Seats lack the concavity necessary to keep the driver planted during the G forces the car can muster, but the new-for-2018 steering wheel is beautifully shaped, making a stable partner in tight turns. A high point is the 16-speaker sound system from Bose’s Performance Series, whose aluminum speaker grilles wash passengers in crisp, powerful sound. NPR's Jacob Goldstein, detailing the rumors that FDR’s travelled to Warm Springs, Georgia, to buy the region’s moonshine during Prohibition, sounded great.
With Jacob murmuring about Stump Juice—named for its hiding place—I followed 10 other Red Sport 400s away from a downtown Nashville hotel and into the countryside. From the first onramp, the car’s power was overwhelming. I whooped. There’s a whiff of turbo lag, but sometimes, the particular one-two of turbocharged power delivery makes a car feel even faster, and isn’t feel ultimately the point? (For the number-crunchers, the Red Sport 400 gets to 60 in 4.5 seconds.) The ride is buttoned down and firm on 19-inch wheels, with more road imperfections felt through the seats—if not the electric steering wheel—than one might expect on smooth Tennessee highways. (Any glass bottles in the trunk would rattle, but not break.) The car feels lurid but capable, able to indulge in a slide—thanks, gravel-strewn back roads of the Harpeth River Valley—and extricate itself without too much drama. It’s a bruiser.
That’s why, if some 21st-century Prohibition were to pass, I’d choose the Q50 Red Sport 400 to get my product to market. It’s fast and a little crude, with the necessarily anodyne styling. (The G35’s cockeyed distinctiveness is long gone.) It lacks the finesse of the BMW 340i or Audi S4—Infiniti still seems unwilling to indulge the gargantuan R&D budgets the Germans do—but is more rambunctious for it. It’s less sober, as it were, and more ready to shimmy. The only transmission is a 7-speed auto that responds belatedly to manual shifts, but is plenty aggressive when left its own machinations. And hey, that’s one free hand for operating a Tommy Gun, should the need arise.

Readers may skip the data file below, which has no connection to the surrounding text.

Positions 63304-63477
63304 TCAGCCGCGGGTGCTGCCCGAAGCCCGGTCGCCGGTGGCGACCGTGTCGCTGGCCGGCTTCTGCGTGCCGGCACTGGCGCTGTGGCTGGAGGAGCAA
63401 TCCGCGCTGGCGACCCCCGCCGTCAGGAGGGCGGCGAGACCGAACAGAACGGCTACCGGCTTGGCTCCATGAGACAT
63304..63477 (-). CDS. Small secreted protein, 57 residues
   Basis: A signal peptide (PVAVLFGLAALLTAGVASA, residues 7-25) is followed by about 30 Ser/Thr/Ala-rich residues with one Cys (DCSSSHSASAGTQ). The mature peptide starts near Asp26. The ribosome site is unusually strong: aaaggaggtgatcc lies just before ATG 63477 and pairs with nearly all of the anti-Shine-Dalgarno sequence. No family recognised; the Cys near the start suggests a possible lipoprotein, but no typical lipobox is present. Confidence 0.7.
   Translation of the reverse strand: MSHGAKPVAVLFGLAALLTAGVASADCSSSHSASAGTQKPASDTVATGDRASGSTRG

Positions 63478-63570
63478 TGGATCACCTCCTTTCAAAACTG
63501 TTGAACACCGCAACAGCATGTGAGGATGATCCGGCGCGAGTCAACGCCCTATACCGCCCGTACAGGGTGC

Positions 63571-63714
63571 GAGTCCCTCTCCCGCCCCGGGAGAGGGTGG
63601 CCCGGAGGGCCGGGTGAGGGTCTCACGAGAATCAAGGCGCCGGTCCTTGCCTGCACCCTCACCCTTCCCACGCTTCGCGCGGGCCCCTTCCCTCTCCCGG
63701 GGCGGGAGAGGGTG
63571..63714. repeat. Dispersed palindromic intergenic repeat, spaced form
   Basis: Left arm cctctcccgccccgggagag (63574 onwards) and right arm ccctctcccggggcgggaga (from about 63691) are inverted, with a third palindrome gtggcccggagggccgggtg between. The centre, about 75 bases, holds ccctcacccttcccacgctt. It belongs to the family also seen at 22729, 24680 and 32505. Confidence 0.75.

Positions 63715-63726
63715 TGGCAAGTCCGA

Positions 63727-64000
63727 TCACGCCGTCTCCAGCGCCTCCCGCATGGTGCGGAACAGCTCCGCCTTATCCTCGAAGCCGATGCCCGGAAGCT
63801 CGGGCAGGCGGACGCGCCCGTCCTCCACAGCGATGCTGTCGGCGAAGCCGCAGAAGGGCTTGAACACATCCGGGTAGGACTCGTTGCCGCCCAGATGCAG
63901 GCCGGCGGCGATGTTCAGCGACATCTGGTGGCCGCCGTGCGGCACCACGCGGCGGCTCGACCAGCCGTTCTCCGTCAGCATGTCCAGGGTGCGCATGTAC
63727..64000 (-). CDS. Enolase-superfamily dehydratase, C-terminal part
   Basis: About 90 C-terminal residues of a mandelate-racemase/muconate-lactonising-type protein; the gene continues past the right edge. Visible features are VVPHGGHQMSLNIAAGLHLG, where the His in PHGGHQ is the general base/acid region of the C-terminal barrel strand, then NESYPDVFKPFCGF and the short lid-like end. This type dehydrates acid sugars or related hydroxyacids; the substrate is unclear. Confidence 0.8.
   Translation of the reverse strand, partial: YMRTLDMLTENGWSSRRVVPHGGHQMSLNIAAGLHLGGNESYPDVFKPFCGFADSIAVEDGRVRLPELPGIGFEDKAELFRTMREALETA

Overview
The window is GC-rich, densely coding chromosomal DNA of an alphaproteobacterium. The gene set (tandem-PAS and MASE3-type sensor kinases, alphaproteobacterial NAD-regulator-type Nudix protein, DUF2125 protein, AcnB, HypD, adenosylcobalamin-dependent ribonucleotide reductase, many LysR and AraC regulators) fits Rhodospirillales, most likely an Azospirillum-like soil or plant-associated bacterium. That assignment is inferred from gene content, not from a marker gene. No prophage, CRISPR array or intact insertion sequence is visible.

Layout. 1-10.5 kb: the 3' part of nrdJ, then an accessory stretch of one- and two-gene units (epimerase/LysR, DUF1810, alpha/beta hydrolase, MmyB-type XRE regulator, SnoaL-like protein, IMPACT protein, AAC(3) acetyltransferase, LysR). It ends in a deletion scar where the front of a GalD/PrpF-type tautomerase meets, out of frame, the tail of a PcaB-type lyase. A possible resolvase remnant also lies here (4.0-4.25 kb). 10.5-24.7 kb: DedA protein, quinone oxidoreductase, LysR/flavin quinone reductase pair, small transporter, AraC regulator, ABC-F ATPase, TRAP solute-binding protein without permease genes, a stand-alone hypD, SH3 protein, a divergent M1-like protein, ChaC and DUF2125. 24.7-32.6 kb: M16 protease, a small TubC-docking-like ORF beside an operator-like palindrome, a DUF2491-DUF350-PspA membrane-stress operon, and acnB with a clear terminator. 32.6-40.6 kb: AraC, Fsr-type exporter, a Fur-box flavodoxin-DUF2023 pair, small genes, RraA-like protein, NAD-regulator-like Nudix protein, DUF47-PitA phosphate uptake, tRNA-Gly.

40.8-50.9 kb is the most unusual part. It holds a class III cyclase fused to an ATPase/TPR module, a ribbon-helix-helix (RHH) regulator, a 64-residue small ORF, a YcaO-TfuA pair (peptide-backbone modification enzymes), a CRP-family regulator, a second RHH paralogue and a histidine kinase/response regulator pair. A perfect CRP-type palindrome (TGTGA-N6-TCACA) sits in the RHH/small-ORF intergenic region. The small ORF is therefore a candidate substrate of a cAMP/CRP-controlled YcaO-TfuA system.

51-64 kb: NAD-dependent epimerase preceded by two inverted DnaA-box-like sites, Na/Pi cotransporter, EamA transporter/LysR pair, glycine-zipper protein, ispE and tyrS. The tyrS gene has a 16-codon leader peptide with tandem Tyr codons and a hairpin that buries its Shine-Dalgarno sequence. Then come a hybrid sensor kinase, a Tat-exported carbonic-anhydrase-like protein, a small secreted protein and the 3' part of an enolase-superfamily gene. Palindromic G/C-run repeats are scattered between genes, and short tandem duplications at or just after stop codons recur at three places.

And again, there’s the power. I imagine the sensation of being firmly smooshed into Red Sport 400-patterned leather is akin to that of the cow who, just before giving up its life in service of T-bones and auto upholstery, saunters into one of Temple Grandin’s calming squeeze-chutes. That soothing pressure might come in handy, were you to be driving extra-legally with a trunk full of contraband on a Tennessee two-lane with shoulders the width of a Ticonderoga HB, feeling just as close to death as the cow.
Prices for rear-wheel drive Red Sport 400s start at $51,000, or all-wheel drive for $2000 more. On paper, the Infiniti isn’t the value proposition it once was, until you consider that a Red Sport 400 comes standard with options that can cost $10,000 from the German trio. In the American corner, the Cadillac ATS-V and CTS V-Sport are widely available for under $60,000, and offer comparable performance. Still, the Infiniti offers a more advanced suite of active safety features, a nicer interior and a subtler shape. Plus, you never know—a salesperson might accept hooch in lieu of cash some months when the lease comes due.
Final note: Should you seek a little attention, spring for one of Infiniti’s three optional, dealer-installed sport exhausts. The standard pipes are quiet, and feel out of sync with the car’s boisterous personality. Remember how the old G35 sounded like a cut-rate Porsche boxer six? Let’s get back to that.
By the Numbers:
- Price (as tested): $57,300
- Powertrain: Twin-turbo V6 3.0-liter V6, 400 horsepower, 350 pound-feet of torque; 7-speed automatic with manual shifting mode; rear wheel drive
- Fuel Economy: 20 city / 29 highway
- 0-60 MPH: 4.5 seconds
- CB Radio Call Sign: Little Red Sled // The Orient Express